How to Calculate Cash Flow and Visualize it in Python

  1. What is cash flow?
  2. Why do we want POSITIVE cash flow?
  3. How to calculate cash flow?
  4. Prerequisite
  5. Supporting Video
  6. Google Colaboratory
  7. Sankey
  8. Real Estate Cash Flow - 3 Visuals Showing How Rental Profits Actually Work

How do you calculate whether a property will be successful or not? One of the most import metrics real estate investors use to decide on whether an investment is sound is cash flow. This article will discuss how to calculate cash flow and how to visualize it in Python.

What is cash flow?

Cash flow is a description of the way money flows through a rental property, similar to the way water flows over a waterfall. — Roofstock

Put simply cash flow is monthly income — monthly expenses. The remainder amount is the number you profit on a monthly basis.

Why do we want POSITIVE cash flow?

For your investment to be beneficial it needs to generate a return for you. Monthly cash flow does this by creating a passive income stream.

Here are the benefits of cash flow:

  • Cash flow creates more opportunity. Reinvesting profits from an investment property into another investment is a great way to exponentially grow your financial well-being.
  • Cash flow creates safety. The extra monthly income you bring in can help create a larger savings reserve to protect you against unexpected life expenses (like medical bills, car maintenance, etc.).

How to calculate cash flow?

Let’s start with the equation:

Cash flow = gross rental income — all expenses and cash reserves

Here’s a real-life example of how to calculate the monthly cash flow from a property I own in Riverview, FL.

Monthly income:

  • Rent: $2,300
  • Pet fee: $50

Month expenses:

  • Mortgage: $1120 (principal & interest)
  • Property taxes: $430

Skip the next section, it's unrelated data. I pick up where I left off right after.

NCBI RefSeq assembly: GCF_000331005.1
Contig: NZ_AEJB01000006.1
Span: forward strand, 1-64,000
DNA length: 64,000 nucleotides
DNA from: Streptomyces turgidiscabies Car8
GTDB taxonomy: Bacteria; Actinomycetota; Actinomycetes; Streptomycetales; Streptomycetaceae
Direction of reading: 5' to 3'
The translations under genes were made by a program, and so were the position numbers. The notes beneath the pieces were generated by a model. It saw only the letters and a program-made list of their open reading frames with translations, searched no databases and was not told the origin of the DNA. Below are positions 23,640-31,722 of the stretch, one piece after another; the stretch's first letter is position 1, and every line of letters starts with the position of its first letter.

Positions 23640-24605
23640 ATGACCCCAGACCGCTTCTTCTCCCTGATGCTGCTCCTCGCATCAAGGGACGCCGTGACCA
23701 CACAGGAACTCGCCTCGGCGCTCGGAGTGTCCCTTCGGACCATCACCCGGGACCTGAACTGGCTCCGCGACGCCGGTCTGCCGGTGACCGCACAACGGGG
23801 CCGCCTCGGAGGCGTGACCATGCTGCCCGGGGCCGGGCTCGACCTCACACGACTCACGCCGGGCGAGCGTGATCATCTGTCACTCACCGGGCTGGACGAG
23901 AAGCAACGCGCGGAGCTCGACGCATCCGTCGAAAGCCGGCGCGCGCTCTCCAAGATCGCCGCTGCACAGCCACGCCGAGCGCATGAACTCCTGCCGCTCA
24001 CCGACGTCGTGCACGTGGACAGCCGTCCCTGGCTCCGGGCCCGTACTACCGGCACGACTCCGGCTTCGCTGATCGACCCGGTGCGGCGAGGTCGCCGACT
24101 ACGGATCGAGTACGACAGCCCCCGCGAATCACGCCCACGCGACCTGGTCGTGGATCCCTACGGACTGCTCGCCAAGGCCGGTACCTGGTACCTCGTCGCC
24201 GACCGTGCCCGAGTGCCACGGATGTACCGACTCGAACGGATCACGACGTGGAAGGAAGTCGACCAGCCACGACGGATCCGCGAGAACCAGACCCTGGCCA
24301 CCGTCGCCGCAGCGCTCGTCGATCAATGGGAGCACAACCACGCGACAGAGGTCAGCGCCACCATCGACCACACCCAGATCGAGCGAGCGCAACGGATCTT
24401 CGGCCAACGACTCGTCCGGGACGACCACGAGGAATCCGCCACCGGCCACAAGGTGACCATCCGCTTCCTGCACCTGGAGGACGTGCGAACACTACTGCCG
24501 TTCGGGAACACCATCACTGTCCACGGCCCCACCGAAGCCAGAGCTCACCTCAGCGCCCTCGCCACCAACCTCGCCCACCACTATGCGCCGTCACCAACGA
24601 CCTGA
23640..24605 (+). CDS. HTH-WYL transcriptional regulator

• Insurance: $75
  • PMI: $100
  • HOA: $100
  • Property management: $0
  • Vacancy reserves: $115 (5% of my rental income, adjustable depending on risk tolerance)
  • Repair reserves: $115 (5% of my rental income, adjustable depending on risk tolerance)

Monthly Cash Flow = $2,350 — $2,055 = $295

I aim for $300 in cash flow a month. There is not magic number for target monthly cash flow. However, I’d say to aim for at the minimum $100 cash flow a month.

Ok, let’s review how to visualize cash flow using Python!


Your own Python environment or a Google account.

Supporting Video

Follow along in my Python Tutorial to for calculating and visualizing cash flow.

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Python Tutorial

If you do not have an existing Python environment, then I highly suggest to first clone the notebook (at the bottom of the article).

This will allow you to run the Python code in Google Colab (free!). It is a cloud-based environment that lets you run code without having to install Python locally.

I. Install Packages

The first step is installing the necessary packages:

!pip install plotly -q
  • plotly allows us interactive charts — see basic charts here.

II. Import Packages

Next, import the necessary packages.

import plotly.graph_objects as go
import pandas as pd

III. Data Load

Let’s read in data for a sample property. The data is in a CSV format and published publicly on Github.

We can read in the CSV file using pandas. This will convert our CSV file into a dataframe (table with rows and columns).

df = pd.read_csv(

The dataset contains information on monthly income and expenses.


Next, we assign each income and expense value to a variable. We select the column in the dataframe and locate the first value (first row).

# assign variables to values in table
property_address = df['property_address'].iloc[0]
rent = df['rent'].iloc[0]
additional_income = df['additional_income'].iloc[0]
principal_and_interest = df['principal_and_interest'].iloc[0]
taxes = df['taxes'].iloc[0]
insurance = df['insurance'].iloc[0]
property_management = df['property_management'].iloc[0]
cap_ex = df['cap_ex'].iloc[0]
vacancy = df['vacancy'].iloc[0]